Newly Released Video Shows Off Microlattice, the 'Lightest Metal Ever'

Released by Boeing, the video shows off a material that could mean more efficient air travel.

by Sam Blum

The future is currently being engineered in laboratories all across the world, where scientists not unlike the ones at HRL Laboratories in Malibu, California, are concocting materials that seem revolutionary now, but might be as innocuous as plastic one day. First revealed in 2011, microlattice has been around for a few years — but a new video shows off just what it can do.

In the video — titled, “Lightest. Metal. Ever.” — uploaded today by aerospace giant Boeing, Sophia Yang, a research scientist at HRL, extols all of microlattice’s dreamy properties, including the scientific minutiae that allows it to twist, bend and even rest effortlessly on top of an un-bloomed dandelion without withering the flimsy flower.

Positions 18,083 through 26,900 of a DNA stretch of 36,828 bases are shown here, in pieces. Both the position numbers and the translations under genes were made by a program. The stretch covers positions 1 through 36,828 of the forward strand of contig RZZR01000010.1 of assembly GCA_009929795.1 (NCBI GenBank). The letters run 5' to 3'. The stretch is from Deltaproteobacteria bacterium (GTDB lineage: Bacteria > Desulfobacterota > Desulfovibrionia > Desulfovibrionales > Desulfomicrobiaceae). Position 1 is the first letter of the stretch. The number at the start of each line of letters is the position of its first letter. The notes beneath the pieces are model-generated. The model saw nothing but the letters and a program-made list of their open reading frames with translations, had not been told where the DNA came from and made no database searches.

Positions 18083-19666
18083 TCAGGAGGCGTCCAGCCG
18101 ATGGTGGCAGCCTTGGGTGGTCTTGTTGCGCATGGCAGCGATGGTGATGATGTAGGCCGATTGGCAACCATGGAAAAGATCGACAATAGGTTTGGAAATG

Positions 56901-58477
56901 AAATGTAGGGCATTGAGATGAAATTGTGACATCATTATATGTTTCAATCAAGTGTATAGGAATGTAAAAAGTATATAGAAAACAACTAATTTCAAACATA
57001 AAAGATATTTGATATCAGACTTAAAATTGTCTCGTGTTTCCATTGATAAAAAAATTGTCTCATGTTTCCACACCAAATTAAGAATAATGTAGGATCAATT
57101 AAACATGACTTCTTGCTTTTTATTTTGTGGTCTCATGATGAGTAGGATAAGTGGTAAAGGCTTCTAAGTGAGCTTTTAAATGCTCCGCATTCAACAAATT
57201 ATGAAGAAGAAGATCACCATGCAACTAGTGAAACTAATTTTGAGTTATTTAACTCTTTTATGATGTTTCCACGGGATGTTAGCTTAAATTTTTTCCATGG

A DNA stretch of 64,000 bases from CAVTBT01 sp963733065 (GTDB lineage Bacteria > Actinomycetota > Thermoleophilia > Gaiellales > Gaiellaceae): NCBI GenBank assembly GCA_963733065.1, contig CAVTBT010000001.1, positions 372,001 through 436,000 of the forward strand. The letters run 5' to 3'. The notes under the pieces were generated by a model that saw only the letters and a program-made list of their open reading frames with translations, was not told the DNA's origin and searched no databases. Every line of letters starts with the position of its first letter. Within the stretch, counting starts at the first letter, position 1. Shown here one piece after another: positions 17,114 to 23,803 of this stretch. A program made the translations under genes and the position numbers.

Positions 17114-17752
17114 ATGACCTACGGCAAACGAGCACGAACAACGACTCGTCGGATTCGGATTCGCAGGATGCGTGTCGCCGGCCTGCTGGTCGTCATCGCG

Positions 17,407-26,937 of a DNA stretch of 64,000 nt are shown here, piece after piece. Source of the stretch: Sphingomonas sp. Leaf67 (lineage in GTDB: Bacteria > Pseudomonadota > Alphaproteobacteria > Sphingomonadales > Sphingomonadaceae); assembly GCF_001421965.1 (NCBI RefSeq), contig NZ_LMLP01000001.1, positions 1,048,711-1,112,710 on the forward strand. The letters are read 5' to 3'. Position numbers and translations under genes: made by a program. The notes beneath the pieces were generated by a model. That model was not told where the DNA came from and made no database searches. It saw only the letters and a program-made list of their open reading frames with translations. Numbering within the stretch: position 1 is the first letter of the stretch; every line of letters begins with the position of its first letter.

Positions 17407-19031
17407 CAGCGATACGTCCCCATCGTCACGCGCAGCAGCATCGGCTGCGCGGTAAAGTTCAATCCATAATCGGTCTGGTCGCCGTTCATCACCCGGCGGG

There are striking commercial elements at play here, too. You’ll notice that Yang mentions incorporating all the “structural components in aerospace,” which makes sense, given Boeing and everything, but the advent of microlattice could hypothetically bridge the divide into the auto industry too, making cars more fuel-efficient without compromising their structural integrity.

Appropriately, HRL has its hands in a number of scientifically important projects: It announced Monday a deal with NASA to supply ultra light-weight metals for future aerospace vehicles.

Can we just go to Mars already?

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